Last Updated on November 21, 2023 by InfraExam
Which information in the packet capture could be used to identify the suspicious behavior if the packet is encrypted using IPsec ESP transport mode?
- MAC address
- IP addresses
- ESP header
|Explanation & Hint:
If a packet is encrypted using IPsec ESP (Encapsulating Security Payload) in transport mode, the payload of the packet is encrypted and therefore not directly usable for identifying suspicious behavior. However, other elements of the packet that are not encrypted can be used for this purpose. Among the options provided:
- IP addresses: In IPsec ESP transport mode, the original IP headers are not encrypted. Therefore, the source and destination IP addresses in the packet remain visible and can be analyzed for suspicious activity, such as traffic to or from known malicious addresses or unusual patterns of communication.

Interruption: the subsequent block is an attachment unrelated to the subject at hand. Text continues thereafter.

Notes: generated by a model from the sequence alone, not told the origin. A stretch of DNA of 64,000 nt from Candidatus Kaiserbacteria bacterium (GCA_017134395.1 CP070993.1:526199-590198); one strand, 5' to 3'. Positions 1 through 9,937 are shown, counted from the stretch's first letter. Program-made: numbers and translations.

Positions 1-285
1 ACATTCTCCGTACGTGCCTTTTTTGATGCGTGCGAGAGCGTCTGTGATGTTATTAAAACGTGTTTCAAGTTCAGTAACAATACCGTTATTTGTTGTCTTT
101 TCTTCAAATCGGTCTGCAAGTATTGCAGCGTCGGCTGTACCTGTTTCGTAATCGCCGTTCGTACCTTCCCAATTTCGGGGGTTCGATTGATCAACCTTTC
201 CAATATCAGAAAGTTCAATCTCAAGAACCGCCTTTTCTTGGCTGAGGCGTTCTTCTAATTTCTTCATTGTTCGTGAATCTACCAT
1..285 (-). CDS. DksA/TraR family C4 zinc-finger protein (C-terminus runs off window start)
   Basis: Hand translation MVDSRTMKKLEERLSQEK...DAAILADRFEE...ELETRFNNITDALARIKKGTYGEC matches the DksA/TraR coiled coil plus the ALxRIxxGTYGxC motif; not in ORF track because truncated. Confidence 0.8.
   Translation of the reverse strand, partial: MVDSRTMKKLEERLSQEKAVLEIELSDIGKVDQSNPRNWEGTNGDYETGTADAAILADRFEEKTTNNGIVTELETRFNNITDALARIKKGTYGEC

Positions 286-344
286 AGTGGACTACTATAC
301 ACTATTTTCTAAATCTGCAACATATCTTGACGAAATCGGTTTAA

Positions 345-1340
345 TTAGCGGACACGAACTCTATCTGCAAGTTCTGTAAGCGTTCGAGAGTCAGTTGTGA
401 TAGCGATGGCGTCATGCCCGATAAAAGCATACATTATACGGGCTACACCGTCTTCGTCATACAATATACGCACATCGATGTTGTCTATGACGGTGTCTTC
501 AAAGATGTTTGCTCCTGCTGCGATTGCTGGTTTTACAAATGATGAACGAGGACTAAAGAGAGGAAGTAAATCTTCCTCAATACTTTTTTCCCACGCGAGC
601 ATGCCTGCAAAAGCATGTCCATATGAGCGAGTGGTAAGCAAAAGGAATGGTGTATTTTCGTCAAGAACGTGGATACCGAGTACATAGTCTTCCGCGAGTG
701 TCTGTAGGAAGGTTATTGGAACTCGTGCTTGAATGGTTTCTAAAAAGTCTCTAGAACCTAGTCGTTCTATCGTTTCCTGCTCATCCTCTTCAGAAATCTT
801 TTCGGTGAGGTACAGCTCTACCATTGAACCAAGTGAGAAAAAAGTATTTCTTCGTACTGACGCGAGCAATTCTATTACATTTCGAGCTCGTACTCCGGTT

- ESP header: The ESP header itself, while it does not provide detailed information about the payload, can still offer some useful information for analysis. For instance, certain patterns or anomalies in ESP headers, such as unexpected changes in the Security Parameters Index (SPI) or unusual packet sizes, might indicate suspicious behavior.
The other options, like “payload” and “MAC address,” have limitations:
- Payload: The payload is encrypted in IPsec ESP transport mode, so its contents cannot be directly inspected in a packet capture for suspicious behavior.
- MAC address: While MAC addresses are part of the Ethernet frame and visible in a packet capture, they are less useful for identifying suspicious behavior in this context, especially in a routed network where MAC addresses change at each hop. They are more relevant in the context of local network behavior and issues.
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